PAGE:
This study was performed to investigate the inhibitory effects of 16 different plant-derived polyphenols on the toxicity of staphylococcal enterotoxin A (SEA). Plant-derived polyphenols were incubated with the cultured Staphylococcus aureus C-29 to investigate the effects of these samples on SEA produced from C-29 using Western blot analysis. Twelve polyphenols (0.1–0.5 mg/mL) inhibited the interaction between the anti-SEA antibody and SEA. We examined whether the polyphenols could directly interact with SEA after incubation of these test samples with SEA. As a result, 8 polyphenols (0.25 mg/mL) significantly decreased SEA protein levels. In addition, the polyphenols that interacted with SEA inactivated the toxin activity of splenocyte proliferation induced by SEA. Polyphenols that exerted inhibitory effects on SEA toxic activity had a tendency to interact with SEA. In particular, polyphenol compounds with 1 or 2 hexahydroxydiphenoyl groups and/or a galloyl group, such as eugeniin, castalagin, punicalagin, pedunculagin, corilagin and geraniin, strongly interacted with SEA and inhibited toxin activity at a low concentration. These polyphenols may be used to prevent S. aureus infection and staphylococcal food poisoning.
Citation: Shimamura Y, Aoki N, Sugiyama Y, Tanaka T, Murata M, Masuda S (2016) Plant-Derived Polyphenols Interact with Staphylococcal Enterotoxin A and Inhibit Toxin Activity. PLoS ONE 11(6): e0157082. https://doi.org/10.1371/journal.pone.0157082
Editor: Willem J.H. van Berkel, Wageningen University, NETHERLANDS
Received: December 13, 2015; Accepted: May 24, 2016; Published: June 7, 2016
Copyright: © 2016 Shimamura et al. This is an open access article distributed under the terms of the Creative Commons Attribution License, which permits unrestricted use, distribution, and reproduction in any medium, provided the original author and source are credited.
Data Availability: All relevant data are within the paper.
Funding: This study was supported in part by JSPS KAKENHI Grant Number 24700806, a grant from the Japan Food Chemical Research Foundation, Charitable Trust Fund for Home Economics Research and Japan Cassis Association. The funders had no role in study design, data collection and analysis, decision to publish, or preparation of the manuscript.
Competing interests: The authors have declared that no competing interests exist.
Abbreviations: SEs, staphylococcal enterotoxins; SEA, staphylococcal enterotoxin A; BHI, brain–heart infusion; MIC, minimum inhibitory concentration; CFU, colony-forming unit; PVDF, polyvinylidene difluoride; BCIP/NBT, 5-bromo-4-chloro-3-indolyl phosphate and nitroblue tetrazolium; GF-AFC, glycyl-phenylalanyl-amino-fluorocoumarin; TCR, T-cell receptor; MHC, major histocompatibility complex; APCs, antigen-presenting cells; BAU, binding affinity unit; HHDP, hexahydroxydiphenoyl; EGCG, (−)-epigallocatechin gallate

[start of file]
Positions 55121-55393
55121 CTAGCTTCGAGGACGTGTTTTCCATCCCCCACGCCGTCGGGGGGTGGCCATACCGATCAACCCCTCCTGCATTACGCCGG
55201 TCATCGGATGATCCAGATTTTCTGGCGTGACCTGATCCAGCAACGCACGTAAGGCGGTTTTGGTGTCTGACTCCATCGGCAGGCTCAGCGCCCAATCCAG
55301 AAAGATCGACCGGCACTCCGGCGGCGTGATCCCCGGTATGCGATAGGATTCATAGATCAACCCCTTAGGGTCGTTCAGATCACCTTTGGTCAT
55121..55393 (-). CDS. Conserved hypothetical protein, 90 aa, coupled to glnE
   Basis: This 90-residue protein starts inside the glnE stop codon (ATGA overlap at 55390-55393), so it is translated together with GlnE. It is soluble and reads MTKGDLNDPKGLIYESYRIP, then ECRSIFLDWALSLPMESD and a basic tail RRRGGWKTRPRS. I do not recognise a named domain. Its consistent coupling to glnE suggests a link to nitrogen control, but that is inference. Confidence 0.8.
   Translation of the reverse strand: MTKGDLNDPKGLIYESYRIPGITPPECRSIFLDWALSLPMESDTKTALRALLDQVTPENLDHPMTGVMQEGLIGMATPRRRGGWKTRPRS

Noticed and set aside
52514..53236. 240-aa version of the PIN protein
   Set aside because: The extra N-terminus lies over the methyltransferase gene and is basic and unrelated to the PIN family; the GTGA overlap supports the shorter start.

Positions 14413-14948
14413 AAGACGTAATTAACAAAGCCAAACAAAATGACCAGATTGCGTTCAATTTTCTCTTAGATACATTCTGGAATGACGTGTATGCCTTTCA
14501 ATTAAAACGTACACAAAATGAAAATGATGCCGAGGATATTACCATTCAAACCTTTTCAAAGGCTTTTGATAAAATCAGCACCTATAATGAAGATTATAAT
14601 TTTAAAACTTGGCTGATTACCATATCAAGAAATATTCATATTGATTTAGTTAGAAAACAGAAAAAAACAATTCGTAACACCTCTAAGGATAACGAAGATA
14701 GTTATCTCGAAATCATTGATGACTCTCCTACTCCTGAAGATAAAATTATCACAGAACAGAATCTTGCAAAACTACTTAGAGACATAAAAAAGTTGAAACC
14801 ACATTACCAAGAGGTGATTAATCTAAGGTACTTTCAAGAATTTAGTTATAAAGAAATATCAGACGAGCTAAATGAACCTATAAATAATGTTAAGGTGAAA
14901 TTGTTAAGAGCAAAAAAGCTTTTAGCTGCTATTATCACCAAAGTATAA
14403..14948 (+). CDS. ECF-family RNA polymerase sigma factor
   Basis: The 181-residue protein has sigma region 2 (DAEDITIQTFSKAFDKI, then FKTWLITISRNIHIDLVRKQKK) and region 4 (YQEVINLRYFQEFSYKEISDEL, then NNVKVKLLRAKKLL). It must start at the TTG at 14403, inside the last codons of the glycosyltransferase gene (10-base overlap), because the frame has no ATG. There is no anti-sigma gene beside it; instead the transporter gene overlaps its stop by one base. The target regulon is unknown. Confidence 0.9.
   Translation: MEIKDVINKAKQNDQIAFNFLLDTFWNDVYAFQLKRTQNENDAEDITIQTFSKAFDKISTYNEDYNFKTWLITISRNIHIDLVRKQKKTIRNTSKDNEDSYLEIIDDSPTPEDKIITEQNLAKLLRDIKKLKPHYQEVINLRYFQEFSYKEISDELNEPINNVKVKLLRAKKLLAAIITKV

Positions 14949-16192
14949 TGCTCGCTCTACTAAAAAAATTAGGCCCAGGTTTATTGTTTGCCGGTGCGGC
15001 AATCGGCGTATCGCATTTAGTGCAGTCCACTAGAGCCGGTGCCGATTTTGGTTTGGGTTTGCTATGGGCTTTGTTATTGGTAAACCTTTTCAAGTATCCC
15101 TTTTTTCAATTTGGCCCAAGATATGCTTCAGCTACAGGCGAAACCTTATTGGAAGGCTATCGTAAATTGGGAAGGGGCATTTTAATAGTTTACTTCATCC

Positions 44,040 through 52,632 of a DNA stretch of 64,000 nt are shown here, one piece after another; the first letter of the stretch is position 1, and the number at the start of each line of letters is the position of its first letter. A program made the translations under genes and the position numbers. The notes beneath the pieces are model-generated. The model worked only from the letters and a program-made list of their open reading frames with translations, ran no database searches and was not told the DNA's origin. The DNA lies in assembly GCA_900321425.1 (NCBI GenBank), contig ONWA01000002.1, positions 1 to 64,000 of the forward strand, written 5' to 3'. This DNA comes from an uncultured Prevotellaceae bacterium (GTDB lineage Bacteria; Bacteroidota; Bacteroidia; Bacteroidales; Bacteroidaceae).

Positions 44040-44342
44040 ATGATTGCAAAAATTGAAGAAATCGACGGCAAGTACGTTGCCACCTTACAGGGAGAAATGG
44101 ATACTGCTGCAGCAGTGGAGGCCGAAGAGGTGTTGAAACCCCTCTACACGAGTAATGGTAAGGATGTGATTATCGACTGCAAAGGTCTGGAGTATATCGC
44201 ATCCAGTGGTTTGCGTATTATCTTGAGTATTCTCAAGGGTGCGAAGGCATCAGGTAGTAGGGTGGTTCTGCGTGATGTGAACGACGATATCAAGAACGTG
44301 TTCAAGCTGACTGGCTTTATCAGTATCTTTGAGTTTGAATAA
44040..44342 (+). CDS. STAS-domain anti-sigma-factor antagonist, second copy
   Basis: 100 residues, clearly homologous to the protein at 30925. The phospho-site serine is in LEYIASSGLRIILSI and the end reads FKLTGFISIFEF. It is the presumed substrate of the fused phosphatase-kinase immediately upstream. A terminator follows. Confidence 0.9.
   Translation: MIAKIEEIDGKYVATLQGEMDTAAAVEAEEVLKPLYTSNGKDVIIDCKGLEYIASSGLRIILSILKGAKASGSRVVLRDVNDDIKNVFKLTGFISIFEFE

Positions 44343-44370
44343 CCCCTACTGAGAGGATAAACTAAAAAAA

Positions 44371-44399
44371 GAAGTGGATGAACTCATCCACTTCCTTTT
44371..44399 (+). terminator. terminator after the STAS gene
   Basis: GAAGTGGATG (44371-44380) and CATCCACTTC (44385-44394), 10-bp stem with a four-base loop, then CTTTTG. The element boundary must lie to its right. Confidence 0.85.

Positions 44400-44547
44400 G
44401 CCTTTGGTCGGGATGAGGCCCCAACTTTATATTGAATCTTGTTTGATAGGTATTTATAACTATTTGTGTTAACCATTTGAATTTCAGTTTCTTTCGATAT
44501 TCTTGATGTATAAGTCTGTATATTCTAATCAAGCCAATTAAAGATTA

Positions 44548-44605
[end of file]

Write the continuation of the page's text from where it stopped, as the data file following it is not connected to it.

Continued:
Staphylococcal food poisoning is caused by staphylococcal enterotoxins (SEs) produced by Staphylococcus aureus . S. aureus produces a group of 11 SEs, including staphylococcal enterotoxin A (SEA), and 11 SE-like toxins . Among them, SEA is the most closely connected with staphylococcal food poisoning . Only 144 ng of SEA in chocolate milk was sufficient to cause human food poisoning , and a similar amount of SEA in skim milk powder affected over 14,000 people . In Japan, foods implicated in staphylococcal food poisoning include rice balls, omelettes in lunch boxes, milk and yogurt drinks . Therefore, novel strategies for neutralizing SEA toxin activity or inhibiting SEA production are needed.
Plant-derived polyphenols are naturally occurring compounds that are largely found in fruits, vegetables, cereals and beverages. Fruits, such as apples, grapes and berries, contain up to 200–300 mg polyphenols per 100 g fresh weight . Plant-derived polyphenols are thought to exert anti-viral and anti-bacterial effects [7, 8]. Apple juice, apple polyphenols and 4-hydroxytyrosol, an olive compound, inhibited splenocyte proliferation by inducing SEA [9, 10]. It is believed that the mechanism of detoxification of SEA by these compounds depends on the inhibition of the in vivo molecular interactions between the SEs and toxin receptor sites . Our previous study demonstrated that tea polyphenols could inhibit the production or toxin activity of SEA . However, the relationship between the polyphenol structure and the inhibition of staphylococcal toxin activity remains unknown. Although tannins have long been used in the food industry and manufacturing, there are no data available on the effects of plant-derived polyphenols, particularly tannins, in the production and toxin activity of SEA.